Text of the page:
Previously, I thought that the biopsychosocial model focusses primarily on the diagnostic aspect of medical practice. I have, however, discovered that there is more to it as the model also considers the social aspects of a particular population. This is different compared to the biomedical model, which factors biological phenomenon and uses biological diagnostic tools to determine the prevalence of a disease. This concludes that the biopsychosocial model uses both the biological diagnostics and tries to identify the social factors that resulted in the diagnostic. The results from the diagnosis can inform a medical practitioner on the next course of treatment. For example, if a person smokes too much, a doctor can inform the patient to adjust his lifestyle by quitting smoking and determining a new form of treatment.
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This reveals that the biopsychosocial model is a viable means of examining the prevalence of a disease within the human population. For me, the most important aspect is that the model allows medical practitioners to carry out research and make decisions based on the data from the research. This allows the practitioners to factor in the social aspects of the biopsychosocial model, which is absent in the biomedical models. Later I realized that the biopsychosocial model is flawed in that people may be biased in providing some of their personal data, or they might hide some of the critical information from the medical practitioners. This is different from the biomedical model, where ethical considerations limit the model from being a practical solution to addressing the social aspect in medical assessment. However, this is similar to the biopsychosocial model, whereby some people may hide some information about their family history. At first, I knew that the biomedical model analyzed the genetic aspects of an individual. I have, however, come to realize that the biomedical model also takes into account the family history, which might be linked to social factors.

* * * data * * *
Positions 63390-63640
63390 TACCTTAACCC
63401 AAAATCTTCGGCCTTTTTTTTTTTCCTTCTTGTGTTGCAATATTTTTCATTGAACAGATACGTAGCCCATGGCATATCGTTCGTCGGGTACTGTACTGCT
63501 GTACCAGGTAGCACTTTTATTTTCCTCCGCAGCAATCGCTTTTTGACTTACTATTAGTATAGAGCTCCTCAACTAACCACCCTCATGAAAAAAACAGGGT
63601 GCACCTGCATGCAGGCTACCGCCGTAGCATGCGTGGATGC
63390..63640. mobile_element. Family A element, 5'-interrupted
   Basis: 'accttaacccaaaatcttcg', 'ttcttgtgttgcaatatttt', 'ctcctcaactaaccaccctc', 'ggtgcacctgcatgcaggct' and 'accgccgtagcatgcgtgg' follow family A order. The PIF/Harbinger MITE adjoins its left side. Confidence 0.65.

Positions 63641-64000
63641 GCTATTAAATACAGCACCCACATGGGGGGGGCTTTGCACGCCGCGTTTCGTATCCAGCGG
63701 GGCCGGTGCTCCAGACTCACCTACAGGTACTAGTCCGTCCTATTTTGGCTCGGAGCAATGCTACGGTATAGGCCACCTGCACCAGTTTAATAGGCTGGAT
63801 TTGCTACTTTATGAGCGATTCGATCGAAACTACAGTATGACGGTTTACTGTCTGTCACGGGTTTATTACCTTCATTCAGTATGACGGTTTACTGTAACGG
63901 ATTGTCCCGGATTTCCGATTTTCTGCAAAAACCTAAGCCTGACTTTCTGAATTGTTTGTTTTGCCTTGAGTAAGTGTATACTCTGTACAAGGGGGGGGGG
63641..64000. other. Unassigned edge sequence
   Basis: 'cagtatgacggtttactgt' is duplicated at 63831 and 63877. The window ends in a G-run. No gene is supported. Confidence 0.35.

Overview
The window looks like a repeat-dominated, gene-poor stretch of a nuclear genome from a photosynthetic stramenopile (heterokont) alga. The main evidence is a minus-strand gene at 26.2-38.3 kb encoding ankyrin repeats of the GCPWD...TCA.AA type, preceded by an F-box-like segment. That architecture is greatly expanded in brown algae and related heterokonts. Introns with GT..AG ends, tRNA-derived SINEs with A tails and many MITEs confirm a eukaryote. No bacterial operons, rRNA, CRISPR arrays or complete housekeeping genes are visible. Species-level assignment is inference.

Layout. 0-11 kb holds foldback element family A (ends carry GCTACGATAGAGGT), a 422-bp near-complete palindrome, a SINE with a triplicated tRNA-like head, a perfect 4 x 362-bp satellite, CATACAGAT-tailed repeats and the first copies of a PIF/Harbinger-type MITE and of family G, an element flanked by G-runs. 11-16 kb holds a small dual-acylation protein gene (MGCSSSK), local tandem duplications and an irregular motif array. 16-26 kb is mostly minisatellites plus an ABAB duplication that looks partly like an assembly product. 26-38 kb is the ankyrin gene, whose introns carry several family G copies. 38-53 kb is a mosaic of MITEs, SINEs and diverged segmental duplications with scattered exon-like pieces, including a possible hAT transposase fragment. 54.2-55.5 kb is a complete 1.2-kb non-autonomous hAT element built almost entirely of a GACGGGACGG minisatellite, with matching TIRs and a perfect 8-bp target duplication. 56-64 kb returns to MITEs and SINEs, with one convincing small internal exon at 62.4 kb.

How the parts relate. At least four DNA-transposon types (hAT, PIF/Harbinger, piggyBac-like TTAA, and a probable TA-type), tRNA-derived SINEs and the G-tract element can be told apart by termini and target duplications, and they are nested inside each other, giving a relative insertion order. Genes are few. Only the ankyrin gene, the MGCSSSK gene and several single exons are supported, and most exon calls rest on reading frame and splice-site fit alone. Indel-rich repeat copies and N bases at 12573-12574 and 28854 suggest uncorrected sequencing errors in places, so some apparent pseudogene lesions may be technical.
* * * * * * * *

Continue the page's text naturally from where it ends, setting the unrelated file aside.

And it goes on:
Having analyzed the biopsychosocial model and the biomedical model, I have now understood that both methods play a critical role in examining the prevalence of a disease within a human population. However, it is the biopsychosocial model which goes the extra mile to factor in both the biomedical approach with the biopsychosocial approach to in cooperate the social factor as per the Havranek et al., (2015) recommendations. Therefore, I have significantly improved my outlook as to which model works in examining the prevalence of diseases in the human population.
- Deacon, B. J. (2013). The biomedical model of mental disorder: A critical analysis of its validity, utility, and effects on psychotherapy research. Clinical psychology review, 33(7), 846-861.
- Gillon, R. (2015). Defending the four principles approach as a good basis for good medical practice and therefore for good medical ethics. Journal of medical ethics, 41(1), 111-116.
- Havranek, E. P., Mujahid, M. S., Barr, D. A., Blair, I. V., Cohen, M. S., Cruz-Flores, S., ... & Rosal, M. (2015). Social determinants of risk and outcomes for cardiovascular disease: a scientific statement from the American Heart Association. Circulation, 132(9), 873-898.